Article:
Per usual, it’s the latest conversation with Jan Tegler live on Johansson’s website, and continues with what we’ve been chronicling throughout the year on NBCSports.com.

On the Rosberg vs. Hamilton title title, Johansson notes that the narratives around the two keep popping up depending on who’s winning and losing on-track.

“Nico really dominated this one, no doubt,” Johansson wrote of Rosberg’s peerless weekend in Singapore. “He had a flawless weekend throughout qualifying and the race and never put a foot wrong.

“But what’s funny is that again some of the pundits are back saying that Lewis is finished because he’s partying too hard, he’s not focused, etc. I say leave the guy alone. What we’re seeing is the normal, natural dynamics over the course of a 21-race season. You’re going to have good and bad races.

“Rosberg was certainly off-the-boil too for a few races mid-season and the pundits were saying he’s not mentally strong enough and this and that. The changing of momentum back and forth is completely normal but I guess some people just don’t have enough to talk about. Because there is effectively only two of them at the moment with a realistic chance of winning and they are so incredibly closely matched all the time it doesn’t take a lot for the momentum to swing one way or the other.”

Johansson also acutely notes how Sebastian Vettel has taken advantage of 2017 Pirelli tire testing to perhaps gain a leg up on the competition next year.

He writes of Vettel and Scuderia Ferrari’s test runs on the newer 2017 rubber, among other things, “What’s more interesting is that Sebastian Vettel has been doing every test lap for Ferrari that has been available. I guarantee you that this will give him an advantage next year. Every time you run a car you gain some level of knowledge. Racing and F1 in particular is no different than any other business in that it relies on human interaction and relationships to get the best results.

“The fact that Pirelli has Vettel doing testing, making every single run he can make will pay off. I’ve done lots of tire testing in the past and it’s absolutely the best way to move things forward for driver or a team performance.”

On Simon Pagenaud’s IndyCar title, Johansson praised the 32-year-old Frenchman who’s come into his own this year:

“Pagenaud ended the season in a pretty impressive way. There’s no doubt that he went to Sonoma to win the race as well as the championship. He did a superb job all weekend and the Penske team definitely has the momentum now. Ganassi had the momentum for several years but it seems to have swung toward Penske now. They also have four very strong cars with any one of them capable of winning any race under right circumstances, Ganassi doesn’t have that at the moment.”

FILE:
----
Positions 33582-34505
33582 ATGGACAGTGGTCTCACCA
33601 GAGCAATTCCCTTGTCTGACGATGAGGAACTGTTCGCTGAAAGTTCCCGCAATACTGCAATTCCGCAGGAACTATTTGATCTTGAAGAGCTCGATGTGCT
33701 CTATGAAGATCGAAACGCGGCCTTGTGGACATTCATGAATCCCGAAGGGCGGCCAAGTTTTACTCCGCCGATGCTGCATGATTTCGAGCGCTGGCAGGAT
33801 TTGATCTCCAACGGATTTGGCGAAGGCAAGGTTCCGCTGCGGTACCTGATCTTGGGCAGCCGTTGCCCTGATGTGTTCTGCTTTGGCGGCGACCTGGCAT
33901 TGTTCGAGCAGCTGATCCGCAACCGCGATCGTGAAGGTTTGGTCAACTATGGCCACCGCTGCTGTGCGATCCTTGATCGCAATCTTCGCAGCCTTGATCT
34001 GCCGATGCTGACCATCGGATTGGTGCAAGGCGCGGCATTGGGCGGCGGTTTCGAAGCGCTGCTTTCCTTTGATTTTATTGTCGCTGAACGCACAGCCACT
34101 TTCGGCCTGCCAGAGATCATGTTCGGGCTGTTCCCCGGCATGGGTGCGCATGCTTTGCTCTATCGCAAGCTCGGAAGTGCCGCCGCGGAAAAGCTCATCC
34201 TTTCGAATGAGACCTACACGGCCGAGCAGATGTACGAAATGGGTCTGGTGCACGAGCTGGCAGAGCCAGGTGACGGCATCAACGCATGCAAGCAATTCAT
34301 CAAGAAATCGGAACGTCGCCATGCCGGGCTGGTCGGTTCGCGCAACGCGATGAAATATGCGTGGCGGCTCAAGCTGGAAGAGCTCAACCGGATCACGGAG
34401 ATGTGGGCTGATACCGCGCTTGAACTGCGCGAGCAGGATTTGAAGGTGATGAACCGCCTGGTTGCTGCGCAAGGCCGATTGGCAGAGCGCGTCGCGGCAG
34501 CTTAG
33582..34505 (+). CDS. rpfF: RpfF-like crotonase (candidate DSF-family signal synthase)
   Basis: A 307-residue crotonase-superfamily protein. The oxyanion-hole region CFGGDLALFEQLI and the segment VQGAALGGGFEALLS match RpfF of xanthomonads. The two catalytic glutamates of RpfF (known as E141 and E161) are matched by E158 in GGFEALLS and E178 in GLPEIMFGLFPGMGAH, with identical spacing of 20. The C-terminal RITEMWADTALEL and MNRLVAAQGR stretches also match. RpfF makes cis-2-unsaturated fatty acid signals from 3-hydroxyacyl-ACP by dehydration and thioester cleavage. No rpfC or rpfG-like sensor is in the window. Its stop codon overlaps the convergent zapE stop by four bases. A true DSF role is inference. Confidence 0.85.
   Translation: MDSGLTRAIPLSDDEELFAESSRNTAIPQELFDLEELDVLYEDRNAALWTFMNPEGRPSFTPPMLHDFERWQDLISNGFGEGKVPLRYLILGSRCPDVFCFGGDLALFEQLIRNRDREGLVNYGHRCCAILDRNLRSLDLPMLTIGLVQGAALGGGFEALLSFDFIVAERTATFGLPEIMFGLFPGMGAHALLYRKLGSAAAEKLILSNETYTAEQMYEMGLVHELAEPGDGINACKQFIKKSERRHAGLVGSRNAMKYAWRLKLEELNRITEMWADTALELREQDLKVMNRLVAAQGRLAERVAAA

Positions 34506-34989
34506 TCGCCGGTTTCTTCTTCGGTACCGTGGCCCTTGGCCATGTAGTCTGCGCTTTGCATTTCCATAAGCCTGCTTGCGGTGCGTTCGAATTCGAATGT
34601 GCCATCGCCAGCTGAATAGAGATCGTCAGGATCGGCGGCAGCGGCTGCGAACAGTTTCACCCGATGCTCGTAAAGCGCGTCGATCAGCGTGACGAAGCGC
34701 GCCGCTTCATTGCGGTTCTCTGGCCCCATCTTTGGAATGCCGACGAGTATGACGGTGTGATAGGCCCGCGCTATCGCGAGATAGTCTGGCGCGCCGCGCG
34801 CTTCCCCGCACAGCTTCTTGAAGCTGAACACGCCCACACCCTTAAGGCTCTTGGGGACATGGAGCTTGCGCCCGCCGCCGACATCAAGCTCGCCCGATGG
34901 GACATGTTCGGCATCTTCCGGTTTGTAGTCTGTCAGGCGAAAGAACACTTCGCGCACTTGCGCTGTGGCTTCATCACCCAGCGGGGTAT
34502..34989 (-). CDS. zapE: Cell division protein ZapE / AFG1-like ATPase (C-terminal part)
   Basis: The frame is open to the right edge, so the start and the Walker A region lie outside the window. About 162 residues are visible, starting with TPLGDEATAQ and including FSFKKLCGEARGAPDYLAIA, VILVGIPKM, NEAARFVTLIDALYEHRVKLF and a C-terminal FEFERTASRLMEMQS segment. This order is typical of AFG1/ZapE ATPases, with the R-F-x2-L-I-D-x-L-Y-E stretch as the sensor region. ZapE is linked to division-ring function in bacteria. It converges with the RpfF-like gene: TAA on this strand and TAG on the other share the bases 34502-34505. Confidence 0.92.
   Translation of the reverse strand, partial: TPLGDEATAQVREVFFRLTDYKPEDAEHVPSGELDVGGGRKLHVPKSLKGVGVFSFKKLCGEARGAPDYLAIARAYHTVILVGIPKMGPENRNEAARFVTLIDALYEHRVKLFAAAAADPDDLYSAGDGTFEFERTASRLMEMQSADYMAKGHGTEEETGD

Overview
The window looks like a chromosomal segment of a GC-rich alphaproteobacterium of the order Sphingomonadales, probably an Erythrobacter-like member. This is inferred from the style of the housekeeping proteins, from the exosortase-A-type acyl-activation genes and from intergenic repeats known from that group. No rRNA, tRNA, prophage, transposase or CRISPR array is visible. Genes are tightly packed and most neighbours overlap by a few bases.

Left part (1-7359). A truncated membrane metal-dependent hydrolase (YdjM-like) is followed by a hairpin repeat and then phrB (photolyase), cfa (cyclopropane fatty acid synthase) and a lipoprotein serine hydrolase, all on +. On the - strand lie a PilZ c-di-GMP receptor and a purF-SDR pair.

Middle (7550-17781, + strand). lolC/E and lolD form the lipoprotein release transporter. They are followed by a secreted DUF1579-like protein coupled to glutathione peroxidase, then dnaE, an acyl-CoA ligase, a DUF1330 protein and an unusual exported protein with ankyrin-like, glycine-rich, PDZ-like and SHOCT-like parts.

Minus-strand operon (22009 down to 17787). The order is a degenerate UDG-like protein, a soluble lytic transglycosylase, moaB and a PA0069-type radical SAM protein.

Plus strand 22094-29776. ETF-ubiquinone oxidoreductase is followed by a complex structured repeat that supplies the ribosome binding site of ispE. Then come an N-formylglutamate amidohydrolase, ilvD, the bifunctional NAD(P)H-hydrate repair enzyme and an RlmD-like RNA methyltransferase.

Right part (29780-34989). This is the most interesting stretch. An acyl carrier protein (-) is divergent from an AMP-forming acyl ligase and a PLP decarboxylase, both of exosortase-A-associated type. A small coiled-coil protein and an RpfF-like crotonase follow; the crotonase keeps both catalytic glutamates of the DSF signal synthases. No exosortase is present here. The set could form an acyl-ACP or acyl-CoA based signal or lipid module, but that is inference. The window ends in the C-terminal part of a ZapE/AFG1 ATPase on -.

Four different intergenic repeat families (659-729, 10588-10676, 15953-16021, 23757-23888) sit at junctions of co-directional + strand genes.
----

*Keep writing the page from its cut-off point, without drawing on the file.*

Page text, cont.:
Johansson still said Scott Dixon, the 2015 and four-time champion, put together a barnstorming 2016 campaign – but it was one undone by horrific luck.

“As I’ve said, it’s weird but Scott had his best year for many years in some ways. If everything had gone his way, he could have won three races where he had mechanical failures which are almost unheard of now in IndyCar. But he had engine problems at Detroit, Road America and St. Petersburg. There were also a few strategic errors all adding up to a Championship finish that was his lowest for quite some time. If all that hadn’t happened he would have almost dominated the season.”

There are several more great nuggets within Johansson’s latest blog, which you can view in its entirety here.

Previous linkouts to Johansson’s blog on MotorSportsTalk are linked below:

Additionally, a link to Johansson’s social media channels and #F1TOP3 competition are linked here.

Rosberg leads Mercedes 1-2 in shorter Malaysian first practice

KUALA LUMPUR, MALAYSIA - SEPTEMBER 30: Nico Rosberg of Germany driving the (6) Mercedes AMG Petronas F1 Team Mercedes F1 WO7 Mercedes PU106C Hybrid turbo on track during practice for the Malaysia Formula One Grand Prix at Sepang Circuit on September 30, 2016 in Kuala Lumpur, Malaysia.  (Photo by Clive Mason/Getty Images)